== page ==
[PATCH 1/2] ath10k: search for default BDF name provided in DT

Doug Anderson dianders at chromium.org
Thu Mar 10 16:27:56 PST 2022


On Thu, Mar 10, 2022 at 2:06 AM Kalle Valo <kvalo at kernel.org> wrote:
> Doug Anderson <dianders at chromium.org> writes:
> > Hi,
> >
> > On Fri, Jan 7, 2022 at 12:05 PM Abhishek Kumar <kuabhs at chromium.org> wrote:
> >>
> >> There can be cases where the board-2.bin does not contain
> >> any BDF matching the chip-id+board-id+variant combination.
> >> This causes the wlan probe to fail and renders wifi unusable.
> >> For e.g. if the board-2.bin has default BDF as:
> >> bus=snoc,qmi-board-id=67 but for some reason the board-id
> >> on the wlan chip is not programmed and read 0xff as the
> >> default value. In such cases there won't be any matching BDF
> >> because the board-2.bin will be searched with following:
> >> bus=snoc,qmi-board-id=ff
> I just checked, in ath10k-firmware WCN3990/hw1.0/board-2.bin we have
> that entry:
> BoardNames[1]: 'bus=snoc,qmi-board-id=ff'
> >> To address these scenarios, there can be an option to provide
> >> fallback default BDF name in the device tree. If none of the
> >> BDF names match then the board-2.bin file can be searched with
> >> default BDF names assigned in the device tree.
> >>
> >> The default BDF name can be set as:
> >> wifi at a000000 {
> >>         status = "okay";
> >>         qcom,ath10k-default-bdf = "bus=snoc,qmi-board-id=67";
> >
> > Rather than add a new device tree property, wouldn't it be good enough
> > to leverage the existing variant?
> I'm not thrilled either adding this to Device Tree, we should keep the
> bindings as simple as possible.
> > Right now I think that the board file contains:
> >
> > 'bus=snoc,qmi-board-id=67.bin'
> > 'bus=snoc,qmi-board-id=67,qmi-chip-id=320,variant=GO_LAZOR.bin'
> > 'bus=snoc,qmi-board-id=67,qmi-chip-id=320,variant=GO_POMPOM.bin'
> > 'bus=snoc,qmi-board-id=67,qmi-chip-id=4320,variant=GO_LAZOR.bin'
> > 'bus=snoc,qmi-board-id=67,qmi-chip-id=4320,variant=GO_POMPOM.bin'
> >
> > ...and, on lazor for instance, we have:
> >
> > qcom,ath10k-calibration-variant = "GO_LAZOR";
> >
> > The problem you're trying to solve is that on some early lazor
> > prototype hardware we didn't have the "board-id" programmed we could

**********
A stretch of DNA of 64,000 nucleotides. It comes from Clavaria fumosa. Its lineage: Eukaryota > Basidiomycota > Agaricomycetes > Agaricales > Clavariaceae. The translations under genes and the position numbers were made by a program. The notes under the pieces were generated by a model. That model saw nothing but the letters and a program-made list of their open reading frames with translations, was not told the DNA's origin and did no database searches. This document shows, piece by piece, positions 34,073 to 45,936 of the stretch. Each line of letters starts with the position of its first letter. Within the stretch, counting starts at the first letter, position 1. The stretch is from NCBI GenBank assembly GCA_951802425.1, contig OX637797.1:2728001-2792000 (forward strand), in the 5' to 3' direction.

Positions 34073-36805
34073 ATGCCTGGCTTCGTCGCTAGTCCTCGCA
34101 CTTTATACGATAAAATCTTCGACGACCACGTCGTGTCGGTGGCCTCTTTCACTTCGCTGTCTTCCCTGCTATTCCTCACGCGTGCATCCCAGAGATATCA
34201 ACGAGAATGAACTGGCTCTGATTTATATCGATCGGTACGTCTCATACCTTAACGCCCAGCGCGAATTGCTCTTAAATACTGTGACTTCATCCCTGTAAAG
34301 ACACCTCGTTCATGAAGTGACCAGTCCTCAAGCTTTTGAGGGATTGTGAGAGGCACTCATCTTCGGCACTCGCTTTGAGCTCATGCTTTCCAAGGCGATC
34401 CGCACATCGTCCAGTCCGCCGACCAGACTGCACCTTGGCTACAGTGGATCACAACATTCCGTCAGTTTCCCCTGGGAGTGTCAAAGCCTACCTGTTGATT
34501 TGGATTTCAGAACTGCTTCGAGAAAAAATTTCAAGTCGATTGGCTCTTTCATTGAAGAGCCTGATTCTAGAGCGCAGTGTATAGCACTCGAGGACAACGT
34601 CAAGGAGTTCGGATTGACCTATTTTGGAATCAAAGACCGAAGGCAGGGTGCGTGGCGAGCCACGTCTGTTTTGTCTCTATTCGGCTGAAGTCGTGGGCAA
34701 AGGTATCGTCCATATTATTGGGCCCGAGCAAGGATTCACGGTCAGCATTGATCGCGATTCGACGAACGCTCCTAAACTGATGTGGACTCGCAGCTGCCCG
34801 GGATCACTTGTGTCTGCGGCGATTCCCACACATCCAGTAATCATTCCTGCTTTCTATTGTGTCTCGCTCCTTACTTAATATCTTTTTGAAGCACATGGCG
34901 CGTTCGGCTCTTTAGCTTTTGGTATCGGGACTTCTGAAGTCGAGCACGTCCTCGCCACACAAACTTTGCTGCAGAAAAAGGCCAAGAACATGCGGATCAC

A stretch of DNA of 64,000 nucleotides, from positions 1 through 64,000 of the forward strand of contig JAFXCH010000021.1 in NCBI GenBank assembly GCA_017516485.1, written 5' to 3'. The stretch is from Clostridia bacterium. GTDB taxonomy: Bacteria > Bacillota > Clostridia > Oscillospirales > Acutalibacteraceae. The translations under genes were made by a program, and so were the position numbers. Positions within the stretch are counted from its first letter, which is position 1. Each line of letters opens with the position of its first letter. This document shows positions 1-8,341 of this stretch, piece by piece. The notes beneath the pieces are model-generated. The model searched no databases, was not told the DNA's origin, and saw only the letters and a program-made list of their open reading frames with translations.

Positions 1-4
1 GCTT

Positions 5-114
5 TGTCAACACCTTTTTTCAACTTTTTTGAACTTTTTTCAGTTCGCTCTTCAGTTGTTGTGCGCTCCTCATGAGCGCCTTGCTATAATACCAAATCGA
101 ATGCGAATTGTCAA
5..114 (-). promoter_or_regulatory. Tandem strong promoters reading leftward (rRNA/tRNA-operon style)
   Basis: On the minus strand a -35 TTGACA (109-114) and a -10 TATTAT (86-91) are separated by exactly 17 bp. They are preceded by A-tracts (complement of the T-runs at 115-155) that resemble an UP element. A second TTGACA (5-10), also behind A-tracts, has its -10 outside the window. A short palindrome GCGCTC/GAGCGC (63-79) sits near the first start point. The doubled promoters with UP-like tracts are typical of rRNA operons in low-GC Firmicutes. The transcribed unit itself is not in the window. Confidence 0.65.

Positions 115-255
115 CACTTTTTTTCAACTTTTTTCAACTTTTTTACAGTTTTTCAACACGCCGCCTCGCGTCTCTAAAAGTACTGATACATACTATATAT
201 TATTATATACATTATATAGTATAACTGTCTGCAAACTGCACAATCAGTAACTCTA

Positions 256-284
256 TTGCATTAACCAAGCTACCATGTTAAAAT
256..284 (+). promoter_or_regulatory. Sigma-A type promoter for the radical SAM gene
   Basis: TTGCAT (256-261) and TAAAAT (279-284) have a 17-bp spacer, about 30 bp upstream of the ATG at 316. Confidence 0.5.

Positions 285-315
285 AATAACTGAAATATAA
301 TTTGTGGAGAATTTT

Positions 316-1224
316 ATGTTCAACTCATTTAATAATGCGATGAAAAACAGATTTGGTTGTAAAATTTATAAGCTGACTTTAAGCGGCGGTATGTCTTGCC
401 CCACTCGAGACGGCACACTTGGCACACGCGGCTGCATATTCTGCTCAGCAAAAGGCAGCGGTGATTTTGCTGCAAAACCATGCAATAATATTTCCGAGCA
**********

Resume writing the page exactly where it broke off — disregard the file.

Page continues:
> > get back 0xff from the hardware. As I understand it 0xff always means
> > "unprogrammed".
> >
> > It feels like you could just have a special case such that if the
> > hardware reports board ID of 0xff and you don't get a "match" that you
> > could just treat 0xff as a wildcard. That means that you'd see the
> > "variant" in the device tree and pick one of the "GO_LAZOR" entries.
> >
> > Anyway, I guess it's up to the people who spend more time in this file
> > which they'd prefer, but that seems like it'd be simple and wouldn't
> > require a bindings addition...
> In ath11k we need something similar for that I have been thinking like
> this:
> 'bus=snoc,qmi-board-id=67,qmi-chip-id=320,variant=GO_LAZOR'
> 'bus=snoc,qmi-board-id=67,qmi-chip-id=320'
> 'bus=snoc,qmi-board-id=67'
> 'bus=snoc'
> Ie. we drop one attribute at a time and try to find a suitable board
> file. Though I'm not sure if it's possible to find a board file which
> works with many different hardware, but the principle would be at least
> that. Would something like that work in your case?

I'll leave it for Abhishek to comment for sure since he's been the one
actively involved in keeping track of our board-2.bin file. As far as
I know:

* Mostly we need this for pre-production hardware that developers
inside Google and Qualcomm still have sitting around on their desks. I
guess some people are even still using this pre-production hardware to
surf the web?

* In the ideal world, we think that the best calibration would be to
use the board-specific one in these cases. AKA if board_id is 0xff
(unprogrammed) and variant is "GO_LAZOR" then the best solution would
be to use the settings for board id 0x67 and variant "GO_LAZOR". This
_ought_ to be better settings than the default 0xff settings without
the "GO_LAZOR".

* In reality, we're probably OK as long as _some_ reasonable settings
get picked. WiFi might not be super range optimized but at least it
will still come up and work.


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